Baillieu Library, Friday 2 February 2018, 12.00-1.30pm.

A regular meetup for new and experienced University of Melbourne Wikipedians interested in addressing the Wikipedia diversity gap. The February meetup will include a demo on how to create timelines and visualisations using the data behind Wikipedia, and a small group Wikipedia ‘basics’ workshop for those new to Wikipedia editing. It’s also an opportunity for independent Wikipedia article editing in good company. All welcome. BYO lunch. Tea and coffee provided.

Time: Friday 2 February 2018, 12.00-1.30pm.
Venue: Dulcie Hollyock room, Baillieu Library

To register:

Check out our Wikipedia Editing Community website here.

Email enquiries:

Melbourne Engagement Lab opens for UoM Graduate Researchers

Are you a Graduate Researcher at the University of Melbourne? The Melbourne Engagement Lab is running a series of free workshops just for you starting in early February!

These programs are designed to assist academic staff and graduate researchers of the University of Melbourne with engaging a broad non-specialist audience, whether via the written word or through other forms of communication.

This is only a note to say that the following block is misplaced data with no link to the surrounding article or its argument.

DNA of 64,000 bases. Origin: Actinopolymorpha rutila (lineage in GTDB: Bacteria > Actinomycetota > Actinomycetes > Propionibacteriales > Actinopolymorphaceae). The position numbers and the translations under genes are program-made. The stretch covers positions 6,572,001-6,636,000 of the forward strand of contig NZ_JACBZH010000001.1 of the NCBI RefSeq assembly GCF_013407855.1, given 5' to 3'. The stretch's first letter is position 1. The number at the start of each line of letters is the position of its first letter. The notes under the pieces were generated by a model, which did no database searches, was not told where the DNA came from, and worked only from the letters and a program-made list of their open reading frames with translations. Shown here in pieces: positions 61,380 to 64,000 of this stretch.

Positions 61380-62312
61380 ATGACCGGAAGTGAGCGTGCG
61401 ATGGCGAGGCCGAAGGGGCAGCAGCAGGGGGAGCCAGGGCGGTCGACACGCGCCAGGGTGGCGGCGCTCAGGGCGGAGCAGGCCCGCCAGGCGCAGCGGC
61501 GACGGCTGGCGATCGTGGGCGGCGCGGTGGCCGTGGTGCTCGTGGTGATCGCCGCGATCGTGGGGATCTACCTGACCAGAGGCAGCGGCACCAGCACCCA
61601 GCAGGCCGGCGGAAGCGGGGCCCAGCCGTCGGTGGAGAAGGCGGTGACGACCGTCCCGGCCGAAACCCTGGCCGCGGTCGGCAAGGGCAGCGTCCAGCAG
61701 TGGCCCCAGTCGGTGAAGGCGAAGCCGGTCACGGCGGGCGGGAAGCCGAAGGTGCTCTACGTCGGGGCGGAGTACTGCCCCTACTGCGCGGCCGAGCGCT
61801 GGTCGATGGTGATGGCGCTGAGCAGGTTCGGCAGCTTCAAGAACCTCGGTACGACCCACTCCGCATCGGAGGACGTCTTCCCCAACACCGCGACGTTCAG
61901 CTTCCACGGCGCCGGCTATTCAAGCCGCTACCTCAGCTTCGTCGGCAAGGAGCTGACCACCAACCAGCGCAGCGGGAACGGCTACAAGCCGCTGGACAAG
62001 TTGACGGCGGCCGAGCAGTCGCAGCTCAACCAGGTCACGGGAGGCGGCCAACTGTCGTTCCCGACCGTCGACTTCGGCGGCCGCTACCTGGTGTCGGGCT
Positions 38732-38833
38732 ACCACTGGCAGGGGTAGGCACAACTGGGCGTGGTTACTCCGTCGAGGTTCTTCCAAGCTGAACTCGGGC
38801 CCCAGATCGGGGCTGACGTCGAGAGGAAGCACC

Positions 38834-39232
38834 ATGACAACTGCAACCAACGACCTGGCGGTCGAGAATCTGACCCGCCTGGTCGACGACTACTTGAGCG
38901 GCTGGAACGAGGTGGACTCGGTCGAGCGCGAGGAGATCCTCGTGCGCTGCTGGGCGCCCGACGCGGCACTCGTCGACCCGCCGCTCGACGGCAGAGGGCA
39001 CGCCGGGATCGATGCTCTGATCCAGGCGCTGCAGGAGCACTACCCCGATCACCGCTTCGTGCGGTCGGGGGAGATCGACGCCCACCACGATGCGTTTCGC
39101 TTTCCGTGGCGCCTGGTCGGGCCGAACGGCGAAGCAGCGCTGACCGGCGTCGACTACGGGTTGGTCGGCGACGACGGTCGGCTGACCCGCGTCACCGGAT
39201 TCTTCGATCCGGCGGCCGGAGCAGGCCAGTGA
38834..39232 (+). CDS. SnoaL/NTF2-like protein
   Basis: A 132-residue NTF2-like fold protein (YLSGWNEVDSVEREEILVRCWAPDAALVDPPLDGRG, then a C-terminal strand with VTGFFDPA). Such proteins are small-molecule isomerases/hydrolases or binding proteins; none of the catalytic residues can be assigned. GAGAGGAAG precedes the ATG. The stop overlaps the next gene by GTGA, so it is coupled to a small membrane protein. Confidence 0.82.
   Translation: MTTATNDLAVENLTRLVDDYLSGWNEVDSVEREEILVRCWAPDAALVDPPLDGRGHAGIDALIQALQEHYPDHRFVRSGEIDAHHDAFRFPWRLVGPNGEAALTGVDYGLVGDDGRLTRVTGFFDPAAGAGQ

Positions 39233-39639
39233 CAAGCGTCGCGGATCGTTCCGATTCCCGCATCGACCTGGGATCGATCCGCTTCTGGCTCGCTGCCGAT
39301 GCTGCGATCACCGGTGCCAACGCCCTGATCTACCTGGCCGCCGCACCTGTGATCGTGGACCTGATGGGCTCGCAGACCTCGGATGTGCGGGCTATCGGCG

Registration for each workshop is essential and will open approximately three weeks prior to delivery. To be advised of registration openings, please express your interest via this form or by subscribing to the Melbourne CSHE e-newsletter to receive updates on what’s coming up or changes to programs. Note that all Melbourne Engagement Lab programs are free and open for staff and graduate researchers at the University of Melbourne only. Details and registrations can be found here.